Plus one gets lots of other extras with many DVDs.

    Niche product for Apple tech heads.

  7. My question and maybe someone here can answer it.

    Can you burn your movies and television shows to a DVD or other Archive source? How do you protect your investment as you can with purchased music?

    If I can’t back up my video I not likely to buy many.

  8. Just me, but I think that iTunes and Apple TV are the perfect compliment to regular DVD and TV.

    I get most of my TV from DVD or broadcast, but if I am having a party or friends over, I can punch up iTunes, download my movie / tv, have the party and see the show when we are ready, pausing as needed and then,who cares. trash it.

    Yea its 15$. So what! the chips cost more than that. See, its a disposible world and if I really want to save it, no sweat. MY OPTION !!!!

    New words for technology. . . . . MY OPTION..



  9. @ Wally Wallet and his ilk–

    Remember when automobiles introduced windshields? I’m certain you don’t, because it was so long ago. At the time, it was fairly unimportant, but by today’s standards, revolutionary and necessary in any number of ways. You use it constantly, take it for granted as if it’s designed by nature, and likely only notice it if you have a complaint.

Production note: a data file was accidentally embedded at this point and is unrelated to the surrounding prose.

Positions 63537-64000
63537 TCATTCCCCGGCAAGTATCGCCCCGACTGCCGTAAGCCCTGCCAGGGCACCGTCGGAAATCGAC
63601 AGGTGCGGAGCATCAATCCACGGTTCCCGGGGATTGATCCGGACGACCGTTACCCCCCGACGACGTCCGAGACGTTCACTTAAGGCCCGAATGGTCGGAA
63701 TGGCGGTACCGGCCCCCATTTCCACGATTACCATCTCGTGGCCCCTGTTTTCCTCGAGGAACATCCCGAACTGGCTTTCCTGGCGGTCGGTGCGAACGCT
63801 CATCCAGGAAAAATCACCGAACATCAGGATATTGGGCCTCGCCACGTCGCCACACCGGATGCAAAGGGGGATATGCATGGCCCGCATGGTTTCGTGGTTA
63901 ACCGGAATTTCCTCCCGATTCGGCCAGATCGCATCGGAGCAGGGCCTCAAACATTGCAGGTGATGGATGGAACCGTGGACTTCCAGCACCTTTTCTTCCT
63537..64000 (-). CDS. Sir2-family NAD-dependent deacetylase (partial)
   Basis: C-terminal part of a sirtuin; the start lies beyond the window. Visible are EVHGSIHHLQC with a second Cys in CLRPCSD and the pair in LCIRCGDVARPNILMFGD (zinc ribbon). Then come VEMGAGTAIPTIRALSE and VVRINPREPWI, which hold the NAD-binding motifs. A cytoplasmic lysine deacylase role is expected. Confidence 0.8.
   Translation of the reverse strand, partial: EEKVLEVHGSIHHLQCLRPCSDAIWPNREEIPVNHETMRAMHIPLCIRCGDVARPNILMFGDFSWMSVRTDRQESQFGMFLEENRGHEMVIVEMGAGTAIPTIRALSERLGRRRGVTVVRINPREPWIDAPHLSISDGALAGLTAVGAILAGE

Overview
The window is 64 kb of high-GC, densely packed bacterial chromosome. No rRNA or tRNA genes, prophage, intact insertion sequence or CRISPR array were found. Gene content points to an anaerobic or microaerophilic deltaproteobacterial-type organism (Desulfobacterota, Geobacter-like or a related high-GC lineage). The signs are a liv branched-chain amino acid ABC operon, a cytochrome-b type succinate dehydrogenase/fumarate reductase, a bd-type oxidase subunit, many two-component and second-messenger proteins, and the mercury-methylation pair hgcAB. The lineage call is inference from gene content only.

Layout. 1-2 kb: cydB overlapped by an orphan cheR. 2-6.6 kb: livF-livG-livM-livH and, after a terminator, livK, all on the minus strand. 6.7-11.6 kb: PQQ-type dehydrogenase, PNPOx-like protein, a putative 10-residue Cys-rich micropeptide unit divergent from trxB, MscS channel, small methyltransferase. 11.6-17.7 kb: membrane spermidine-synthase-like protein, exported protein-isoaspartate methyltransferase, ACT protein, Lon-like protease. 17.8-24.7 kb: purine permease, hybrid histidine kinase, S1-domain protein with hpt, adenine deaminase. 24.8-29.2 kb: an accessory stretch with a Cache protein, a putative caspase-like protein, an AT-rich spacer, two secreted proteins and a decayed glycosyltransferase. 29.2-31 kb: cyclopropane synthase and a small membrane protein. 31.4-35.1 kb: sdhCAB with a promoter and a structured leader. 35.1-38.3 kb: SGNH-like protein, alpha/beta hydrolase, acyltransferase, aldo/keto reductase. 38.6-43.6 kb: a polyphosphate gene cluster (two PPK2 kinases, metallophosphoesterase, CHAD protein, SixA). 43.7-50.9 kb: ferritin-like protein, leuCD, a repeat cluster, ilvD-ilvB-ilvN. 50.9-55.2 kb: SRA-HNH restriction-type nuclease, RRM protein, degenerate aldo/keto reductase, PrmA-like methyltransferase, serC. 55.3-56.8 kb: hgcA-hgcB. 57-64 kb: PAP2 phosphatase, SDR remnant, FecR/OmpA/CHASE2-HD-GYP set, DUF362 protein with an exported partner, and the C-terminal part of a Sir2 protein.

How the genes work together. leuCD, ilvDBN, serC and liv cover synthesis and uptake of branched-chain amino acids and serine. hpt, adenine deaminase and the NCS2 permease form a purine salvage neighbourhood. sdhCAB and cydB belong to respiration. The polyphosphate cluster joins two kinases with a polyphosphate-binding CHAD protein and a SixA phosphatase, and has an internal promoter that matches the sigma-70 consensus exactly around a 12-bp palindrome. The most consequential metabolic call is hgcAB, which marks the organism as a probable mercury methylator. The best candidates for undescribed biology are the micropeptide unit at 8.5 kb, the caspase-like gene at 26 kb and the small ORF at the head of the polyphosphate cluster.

Apple is starting something here. Starting. They have implemented the whole widget– content to device– beginning to end. The full model is less than a week old, yet you’d complain about it? Give this some time. It will shortly change everything you do with media.

    I think it’s great that you love your DVDs. In 50 years, will you love them so much? Chances are, you’ll have embraced a new tech if you’re still around. Chances are that at that time, you’ll also have no vision of where that tech began.

    MDN “world” as in Yeah, whatever.

  10. How large are the Apple movie downloads on average?
    I expect you can back them up to DVD as a data file.
    So far I haven’t seen anything in the movies Apple offers that would cause me to part with 10 bucks yet, not even Barbarella.

  11. it would be cool if purchasing a movie on iTunes gave you the right to stream it/download & trash it whenever you’re logged into your account… then movies wouldn’t fill up your hard drive. This would also allow them to upgrade the video quality and you’d have the ability to stream it in it’s higher resolution.

    They could also add rentals in this way… you can steam/download a movie for a week, or until you want to get another one.